1
$\begingroup$

On pp. 280–281 of the book Solar System Dynamics (https://books.google.ca/books?id=aU6vcy5L8GAC&printsec=frontcover#v=twopage&q&f=true), eigenvalues $ g $ and eigenvectors $ \bar e_{ji} $ of matrix $ \mathbf A = \begin{pmatrix} +0.00203738 & -0.00132987 \\ -0.00328007 & +0.00502513 \end{pmatrix} $ (p. 280) are calculated. The results are $ g_1 = 9.63435 \times 10^{-4} $ and $ g_2 = 6.09908 \times 10^{-3} $ (p. 280, which I also get) and $ \bar e = \begin{pmatrix} -0.777991 & 0.332842 \\ -0.628275 & -1.01657 \end{pmatrix} $ (p. 281), or at least the way I understand the problem (I haven’t done matrices in 30+ years, and never did eigenvalues or eigenvectors before now).

I get wholly different results for $ \bar e $, though… $ \begin{pmatrix} -0.35001 & 1.15833 \\ 1 & 1 \end{pmatrix} $, for example, with https://www.symbolab.com/solver/matrix-eigenvectors-calculator. These are not even scalable to the values given in the book, so it’s not a matter of multiplying them by a constant…

What am I doing wrong? or misunderstanding?

Thanks in advance for any help!

P.S. There are published errata for this book, e.g. the value of $ S_2\ \text{sin}\ \beta_2 $ at the bottom of p. 281 should be $ -0.0375549 $ instead of $ -0.375549 $, but never any mention of any error in $ \bar e $

$\endgroup$
0

2 Answers 2

1
$\begingroup$

Maple says $$\overline{e}=\begin{pmatrix} -0.777991219286310 & 0.311162928367653 \\ -0.628275148890516 & -0.950356581504893 \end{pmatrix}$$ This is not so far from the book's answer you quote. Another possibility is (after scaling) $$\overline{e}=\begin{pmatrix} 1,2383 & -0.3274 \\ 1 & 1 \end{pmatrix}$$ which is close to what you found, if you transpose the matrix (representing vectors in columns and not in line, perhaps..).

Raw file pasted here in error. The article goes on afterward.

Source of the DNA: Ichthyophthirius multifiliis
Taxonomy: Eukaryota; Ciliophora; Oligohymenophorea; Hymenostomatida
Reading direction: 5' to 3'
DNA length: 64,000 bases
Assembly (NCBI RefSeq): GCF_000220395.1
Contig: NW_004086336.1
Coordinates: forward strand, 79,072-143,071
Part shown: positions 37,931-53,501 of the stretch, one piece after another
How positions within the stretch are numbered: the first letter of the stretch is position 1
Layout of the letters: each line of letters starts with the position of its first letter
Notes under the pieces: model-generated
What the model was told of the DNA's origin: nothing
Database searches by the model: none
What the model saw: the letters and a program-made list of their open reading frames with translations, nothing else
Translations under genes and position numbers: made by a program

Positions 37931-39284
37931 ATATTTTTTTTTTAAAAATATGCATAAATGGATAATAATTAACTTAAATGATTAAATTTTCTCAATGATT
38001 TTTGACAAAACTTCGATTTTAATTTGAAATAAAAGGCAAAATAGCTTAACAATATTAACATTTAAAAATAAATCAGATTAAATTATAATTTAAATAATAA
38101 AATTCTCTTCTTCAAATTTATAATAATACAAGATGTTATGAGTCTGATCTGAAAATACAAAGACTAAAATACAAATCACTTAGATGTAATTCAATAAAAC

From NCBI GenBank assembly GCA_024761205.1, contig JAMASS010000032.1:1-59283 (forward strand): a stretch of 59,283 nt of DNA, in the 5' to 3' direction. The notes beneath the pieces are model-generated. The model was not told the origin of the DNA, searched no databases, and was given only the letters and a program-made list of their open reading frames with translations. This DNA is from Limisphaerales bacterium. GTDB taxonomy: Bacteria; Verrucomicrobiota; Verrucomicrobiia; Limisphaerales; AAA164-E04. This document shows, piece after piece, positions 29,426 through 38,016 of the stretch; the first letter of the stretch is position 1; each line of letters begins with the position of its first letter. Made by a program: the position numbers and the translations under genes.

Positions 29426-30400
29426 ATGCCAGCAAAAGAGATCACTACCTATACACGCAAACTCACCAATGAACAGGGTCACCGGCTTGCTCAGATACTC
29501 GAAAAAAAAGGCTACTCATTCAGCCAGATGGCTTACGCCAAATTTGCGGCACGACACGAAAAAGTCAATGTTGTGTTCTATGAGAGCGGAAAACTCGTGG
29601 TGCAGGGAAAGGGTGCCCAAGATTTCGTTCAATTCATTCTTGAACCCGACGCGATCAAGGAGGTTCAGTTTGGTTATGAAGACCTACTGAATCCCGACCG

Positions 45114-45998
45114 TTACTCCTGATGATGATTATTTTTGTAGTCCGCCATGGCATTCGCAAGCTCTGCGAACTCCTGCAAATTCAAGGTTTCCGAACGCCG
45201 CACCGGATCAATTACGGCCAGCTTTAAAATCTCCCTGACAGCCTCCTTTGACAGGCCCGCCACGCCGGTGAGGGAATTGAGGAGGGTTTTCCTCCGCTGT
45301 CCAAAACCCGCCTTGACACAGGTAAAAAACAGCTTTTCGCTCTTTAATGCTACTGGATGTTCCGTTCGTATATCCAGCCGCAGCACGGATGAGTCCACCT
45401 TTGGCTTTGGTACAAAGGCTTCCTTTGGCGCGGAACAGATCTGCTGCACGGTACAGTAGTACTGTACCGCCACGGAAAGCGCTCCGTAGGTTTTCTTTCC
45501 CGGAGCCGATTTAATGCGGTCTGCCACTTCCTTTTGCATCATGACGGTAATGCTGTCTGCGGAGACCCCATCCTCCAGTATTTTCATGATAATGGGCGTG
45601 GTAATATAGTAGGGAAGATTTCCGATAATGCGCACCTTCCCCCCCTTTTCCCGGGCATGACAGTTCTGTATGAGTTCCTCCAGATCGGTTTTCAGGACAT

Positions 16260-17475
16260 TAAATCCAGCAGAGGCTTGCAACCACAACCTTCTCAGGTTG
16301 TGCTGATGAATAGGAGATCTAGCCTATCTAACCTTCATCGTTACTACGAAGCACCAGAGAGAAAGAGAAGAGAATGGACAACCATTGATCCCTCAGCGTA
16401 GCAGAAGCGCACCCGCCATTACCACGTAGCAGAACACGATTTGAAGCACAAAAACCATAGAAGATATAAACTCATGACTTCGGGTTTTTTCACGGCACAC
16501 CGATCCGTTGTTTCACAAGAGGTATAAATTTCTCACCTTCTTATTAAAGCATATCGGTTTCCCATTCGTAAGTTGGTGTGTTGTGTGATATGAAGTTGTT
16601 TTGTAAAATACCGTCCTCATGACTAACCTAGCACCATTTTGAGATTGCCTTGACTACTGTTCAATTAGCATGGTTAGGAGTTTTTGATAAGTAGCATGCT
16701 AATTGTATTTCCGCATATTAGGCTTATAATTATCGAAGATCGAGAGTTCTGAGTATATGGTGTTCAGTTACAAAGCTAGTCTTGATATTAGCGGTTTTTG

$\endgroup$
17
  • $\begingroup$ OK, but how do I calculate it? I don’t want to use “ready-made” solutions like apps or websites. I want to be able to calculate it on a piece of paper. $\endgroup$ Apr 10, 2021 at 19:46
  • 1
    $\begingroup$ @PierrePaquette once you found an eigenvalue, say, $\lambda_1$, you solve $(a_{11}- \lambda_1) x =- a_{12} $ and your eigenvector is $\begin{pmatrix}x\\1\end{pmatrix}$. $\endgroup$
    – user145413
    Apr 10, 2021 at 19:57
  • 1
    $\begingroup$ @PierrePaquette formula 7.42 on page 281 is revealing. The vector with both entries $1/\sqrt 2$ is entirely correct. The vector above it is also a vector of length 1, and is correct. However, nonsense in both other vectors $\endgroup$
    – Will Jagy
    Apr 10, 2021 at 19:59
  • 1
    $\begingroup$ @PierrePaquette the $e_{11}$ and $e_{21}$ values are normalised to unit length, in that the sum of their squares is $1.$ $\endgroup$
    – Will Jagy
    Apr 10, 2021 at 21:22
  • 1
    $\begingroup$ @PierrePaquette if you can scan in the pages I can't see, from the beginning of chapter 7 to 282 and a few pages more, email me those, I can make a better guess as to what is needed. My email is visible at mathoverflow.net/users/3324/will-jagy?tab=profile $\endgroup$
    – Will Jagy
    Apr 11, 2021 at 15:57
0
$\begingroup$

From the book___________________________________

On the right hand page, formulas (7.42) show problems.

$$ $$

enter image description here

$\endgroup$

You must log in to answer this question.

Not the answer you're looking for? Browse other questions tagged .